The prevalence and the clinical course of hepatitis C virus (HCV) infections were studied in 23 HIV-1-infected children, who were born to 22 mothers with HIV-1/HCV coinfection. During the follow-up only two children (8.7%) showed persistent anti-HCV antibodies and circulating HCV RNA. Both children, who were aged 10 and 10.6 years respectively at the end of follow-up, had chronically-evolving liver disease and autoimmune thrombocytopenia but no signs of progressive HIV disease. Based on our experience, vertically-acquired HIV-1/HCV coinfection is less frequent than is generally reported and may be associated with the development of chronic thrombocytopenia in addition to liver disease. Moreover, perinatal HIV-1/HCV coinfection appears to be associated with a slow progression of HIV disease.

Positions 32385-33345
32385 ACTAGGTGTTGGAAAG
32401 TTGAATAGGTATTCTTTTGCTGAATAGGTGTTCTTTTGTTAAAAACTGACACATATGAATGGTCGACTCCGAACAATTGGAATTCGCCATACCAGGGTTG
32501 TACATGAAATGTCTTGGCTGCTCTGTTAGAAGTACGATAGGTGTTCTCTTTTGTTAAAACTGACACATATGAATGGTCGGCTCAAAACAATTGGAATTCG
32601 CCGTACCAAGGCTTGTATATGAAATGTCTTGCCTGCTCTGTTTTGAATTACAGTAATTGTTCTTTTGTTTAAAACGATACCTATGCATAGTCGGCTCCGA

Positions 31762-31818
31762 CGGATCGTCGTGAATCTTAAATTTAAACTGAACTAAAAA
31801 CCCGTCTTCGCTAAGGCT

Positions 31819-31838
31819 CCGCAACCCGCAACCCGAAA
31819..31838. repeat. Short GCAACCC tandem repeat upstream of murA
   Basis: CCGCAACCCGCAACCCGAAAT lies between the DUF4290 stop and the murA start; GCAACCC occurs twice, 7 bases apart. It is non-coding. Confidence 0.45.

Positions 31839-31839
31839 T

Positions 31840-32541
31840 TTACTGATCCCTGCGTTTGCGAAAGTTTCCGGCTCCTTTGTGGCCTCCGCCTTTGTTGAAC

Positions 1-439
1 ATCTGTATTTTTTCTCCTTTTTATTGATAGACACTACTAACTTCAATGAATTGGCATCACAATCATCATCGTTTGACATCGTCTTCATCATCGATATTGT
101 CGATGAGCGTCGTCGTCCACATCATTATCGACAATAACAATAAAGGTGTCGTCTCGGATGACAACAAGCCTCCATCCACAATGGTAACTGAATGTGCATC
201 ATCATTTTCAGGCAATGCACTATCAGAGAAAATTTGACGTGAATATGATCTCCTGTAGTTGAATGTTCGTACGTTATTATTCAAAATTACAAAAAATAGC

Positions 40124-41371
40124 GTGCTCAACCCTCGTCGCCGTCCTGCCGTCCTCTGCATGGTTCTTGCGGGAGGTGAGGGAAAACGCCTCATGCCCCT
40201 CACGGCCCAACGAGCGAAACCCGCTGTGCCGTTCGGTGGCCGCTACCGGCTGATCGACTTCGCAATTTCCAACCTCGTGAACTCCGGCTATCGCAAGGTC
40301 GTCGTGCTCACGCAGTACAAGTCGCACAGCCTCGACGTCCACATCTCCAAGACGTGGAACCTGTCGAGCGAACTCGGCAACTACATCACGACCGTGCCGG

ASJC Scopus subject areas
- Applied Microbiology and Biotechnology